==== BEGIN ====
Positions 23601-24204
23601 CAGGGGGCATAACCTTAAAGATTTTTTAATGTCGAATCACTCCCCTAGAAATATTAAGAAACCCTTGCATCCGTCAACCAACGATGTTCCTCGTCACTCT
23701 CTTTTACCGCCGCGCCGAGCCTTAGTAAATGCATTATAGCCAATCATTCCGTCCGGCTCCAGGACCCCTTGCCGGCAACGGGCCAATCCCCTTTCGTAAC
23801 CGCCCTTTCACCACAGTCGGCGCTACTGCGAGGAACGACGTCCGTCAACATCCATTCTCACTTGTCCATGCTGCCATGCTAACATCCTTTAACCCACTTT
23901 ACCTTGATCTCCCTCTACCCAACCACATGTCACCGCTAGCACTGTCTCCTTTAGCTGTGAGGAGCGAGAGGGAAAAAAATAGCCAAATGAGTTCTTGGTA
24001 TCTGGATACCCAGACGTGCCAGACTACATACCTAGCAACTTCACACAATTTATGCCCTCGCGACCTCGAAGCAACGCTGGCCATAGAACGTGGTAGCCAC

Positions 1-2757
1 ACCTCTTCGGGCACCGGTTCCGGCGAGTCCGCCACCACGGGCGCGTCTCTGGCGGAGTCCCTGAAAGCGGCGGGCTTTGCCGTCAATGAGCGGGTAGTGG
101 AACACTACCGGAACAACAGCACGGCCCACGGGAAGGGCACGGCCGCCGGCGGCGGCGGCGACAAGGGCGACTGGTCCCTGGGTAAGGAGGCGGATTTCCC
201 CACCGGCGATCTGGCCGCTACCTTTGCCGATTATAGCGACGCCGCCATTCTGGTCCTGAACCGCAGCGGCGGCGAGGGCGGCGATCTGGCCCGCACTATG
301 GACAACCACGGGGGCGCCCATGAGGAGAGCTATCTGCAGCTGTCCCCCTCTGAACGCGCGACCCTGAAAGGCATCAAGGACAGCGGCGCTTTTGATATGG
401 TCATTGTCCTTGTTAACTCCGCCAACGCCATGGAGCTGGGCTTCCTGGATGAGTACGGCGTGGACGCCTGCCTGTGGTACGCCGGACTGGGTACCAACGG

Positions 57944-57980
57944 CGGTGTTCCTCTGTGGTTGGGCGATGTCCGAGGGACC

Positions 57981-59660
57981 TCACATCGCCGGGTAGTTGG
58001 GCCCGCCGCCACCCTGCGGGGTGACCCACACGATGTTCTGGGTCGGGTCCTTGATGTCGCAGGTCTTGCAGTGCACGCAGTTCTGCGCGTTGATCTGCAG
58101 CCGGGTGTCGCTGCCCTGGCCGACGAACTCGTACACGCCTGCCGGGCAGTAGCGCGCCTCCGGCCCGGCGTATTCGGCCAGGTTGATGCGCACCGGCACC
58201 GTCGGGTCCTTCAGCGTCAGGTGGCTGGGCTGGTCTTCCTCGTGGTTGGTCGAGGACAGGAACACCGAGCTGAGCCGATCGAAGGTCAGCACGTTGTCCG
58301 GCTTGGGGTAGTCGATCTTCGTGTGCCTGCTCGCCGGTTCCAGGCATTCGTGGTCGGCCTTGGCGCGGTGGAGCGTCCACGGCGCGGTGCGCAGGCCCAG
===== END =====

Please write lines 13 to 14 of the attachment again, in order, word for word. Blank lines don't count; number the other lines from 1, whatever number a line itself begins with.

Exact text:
Positions 57944-57980
57944 CGGTGTTCCTCTGTGGTTGGGCGATGTCCGAGGGACC